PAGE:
The prime minister has a plan to win British voters round. First he needs his own Conservative MPs onside.
Two days before Chancellor of the Exchequer Jeremy Hunt unveiled his first full UK budget, senior government ministers had a stand-up row about it, right in the heart of Parliament.
As they filed in to a crowded voting lobby on Monday night, Levelling Up Secretary Michael Gove loudly confronted Hunt’s deputy, Treasury minister John Glen. They had forced Gove to get their permission for projects of any cost, after privately accusing him of splitting large projects into smaller ones to ensure their funding wasn’t questioned, people familiar with the decision said.
An angry Gove accused Glen of making it harder to deliver on a key 2019 Conservative election promise to spread wealth and opportunity around the country, three witnesses said on condition of anonymity.
Gove’s frustrations were familiar to other ministers who’ve recently felt stymied by the Treasury. They also speak to the chief political challenge Prime Minister Rishi Sunak faces over the next 12 months.
As his Conservative Party gears up for the next general election, expected in 2024, Sunak’s aides have zeroed in on a strategy they think can save them from a devastating defeat. No. 10 wants to project an air of quiet competence, cautious management of the economy and a focus on “delivery,” fronted by Sunak and Hunt as the “sensible” salesmen.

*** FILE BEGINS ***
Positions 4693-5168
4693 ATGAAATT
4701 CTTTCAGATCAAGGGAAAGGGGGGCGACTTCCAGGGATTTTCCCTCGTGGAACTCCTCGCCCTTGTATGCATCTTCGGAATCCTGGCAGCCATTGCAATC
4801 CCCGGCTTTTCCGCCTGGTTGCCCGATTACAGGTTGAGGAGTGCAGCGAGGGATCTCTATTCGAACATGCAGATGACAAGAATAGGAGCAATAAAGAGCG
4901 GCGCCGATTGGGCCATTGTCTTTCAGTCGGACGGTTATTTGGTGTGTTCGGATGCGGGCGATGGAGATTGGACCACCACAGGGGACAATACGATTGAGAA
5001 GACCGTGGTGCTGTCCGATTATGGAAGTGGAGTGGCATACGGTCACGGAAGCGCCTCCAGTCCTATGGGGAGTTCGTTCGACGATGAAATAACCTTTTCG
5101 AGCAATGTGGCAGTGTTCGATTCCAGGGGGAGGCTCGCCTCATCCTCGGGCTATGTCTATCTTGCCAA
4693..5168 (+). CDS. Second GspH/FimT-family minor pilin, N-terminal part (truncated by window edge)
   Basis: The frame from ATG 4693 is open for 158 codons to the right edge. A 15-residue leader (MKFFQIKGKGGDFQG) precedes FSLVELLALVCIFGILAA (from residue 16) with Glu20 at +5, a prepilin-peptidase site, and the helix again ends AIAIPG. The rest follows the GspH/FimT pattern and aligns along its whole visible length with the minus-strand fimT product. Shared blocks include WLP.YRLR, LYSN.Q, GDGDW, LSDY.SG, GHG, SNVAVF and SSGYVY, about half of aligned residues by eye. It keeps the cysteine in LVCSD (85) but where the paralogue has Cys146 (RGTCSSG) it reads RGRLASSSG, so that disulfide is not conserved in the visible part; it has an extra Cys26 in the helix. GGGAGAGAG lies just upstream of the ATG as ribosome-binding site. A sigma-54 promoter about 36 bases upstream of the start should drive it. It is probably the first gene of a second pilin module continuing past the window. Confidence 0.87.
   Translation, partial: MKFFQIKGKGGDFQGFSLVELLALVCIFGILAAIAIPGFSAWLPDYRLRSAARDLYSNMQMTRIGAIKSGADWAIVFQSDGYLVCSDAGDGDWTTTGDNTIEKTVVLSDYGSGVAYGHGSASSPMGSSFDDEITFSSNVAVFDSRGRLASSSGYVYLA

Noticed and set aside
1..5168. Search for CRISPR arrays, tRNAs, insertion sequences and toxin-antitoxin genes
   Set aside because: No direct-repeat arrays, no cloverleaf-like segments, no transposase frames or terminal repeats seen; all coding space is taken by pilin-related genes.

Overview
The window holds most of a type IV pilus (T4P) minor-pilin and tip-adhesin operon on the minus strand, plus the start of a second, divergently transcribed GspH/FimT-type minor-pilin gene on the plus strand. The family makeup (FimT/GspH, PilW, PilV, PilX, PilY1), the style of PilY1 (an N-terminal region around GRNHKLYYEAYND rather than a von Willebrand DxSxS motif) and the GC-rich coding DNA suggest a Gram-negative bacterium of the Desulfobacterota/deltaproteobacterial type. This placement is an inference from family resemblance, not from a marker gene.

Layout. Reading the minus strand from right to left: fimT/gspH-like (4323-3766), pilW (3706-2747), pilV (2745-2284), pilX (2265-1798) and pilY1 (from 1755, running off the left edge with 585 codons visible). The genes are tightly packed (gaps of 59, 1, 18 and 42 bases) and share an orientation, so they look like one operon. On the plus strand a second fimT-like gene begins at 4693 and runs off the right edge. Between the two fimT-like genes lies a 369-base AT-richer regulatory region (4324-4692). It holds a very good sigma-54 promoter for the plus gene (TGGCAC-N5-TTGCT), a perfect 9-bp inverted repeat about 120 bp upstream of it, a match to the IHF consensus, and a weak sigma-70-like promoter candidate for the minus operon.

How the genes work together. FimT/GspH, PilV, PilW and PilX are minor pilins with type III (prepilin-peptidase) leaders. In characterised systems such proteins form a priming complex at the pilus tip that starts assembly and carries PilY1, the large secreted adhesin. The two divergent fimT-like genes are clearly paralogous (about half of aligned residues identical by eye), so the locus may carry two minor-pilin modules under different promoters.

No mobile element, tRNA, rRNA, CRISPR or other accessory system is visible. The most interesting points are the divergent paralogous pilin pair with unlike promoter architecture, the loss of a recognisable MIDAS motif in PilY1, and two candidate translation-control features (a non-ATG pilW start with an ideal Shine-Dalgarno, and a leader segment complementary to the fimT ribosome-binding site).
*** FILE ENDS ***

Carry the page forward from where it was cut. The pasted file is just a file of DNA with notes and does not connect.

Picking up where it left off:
Now he has to convince the Tory party to trust the process. Staffers are bullish about what they see as a series of recent wins: a Brexit deal on Northern Ireland, a law on illegal migration, a trip to the US to see President Joe Biden, and a possible end to the wave of strike action that’s blighted Britain. They’re pleased that Sunak’s personal ratings have ticked up, seeing that as proof that a “President Rishi” policy putting the prime minster front and center will woo voters.
But other prominent Conservatives, including some inside Sunak’s Cabinet, want more. They are increasingly vocal in their view that the managerial approach from Downing Street is not enough to turn the polls around. The latest YouGov survey puts the Tories 19 points behind Labour. There are widespread demands within the party to go further, faster, whether that’s on tax cuts, finalizing public sector pay awards or prioritizing key departmental spending.
No. 10 is urging them to stay the course. Sunak is optimistic that by the time of the next budget, due in spring 2024, inflation will be under control. At that point he can offer serious tax breaks to voters, according to a person familiar with his thinking. The prime minister signaled the plan at a pre-budget cabinet meeting on Wednesday where he reassured ministers that “as Conservatives we all want to reduce the size of the state and cut taxes,” the person said.
If encouraging inflation forecasts turn out to be accurate — the Office for Budget Responsibility sees it falling to 2.9% by the end of 2023 — tax cuts could be possible afterward, the person added.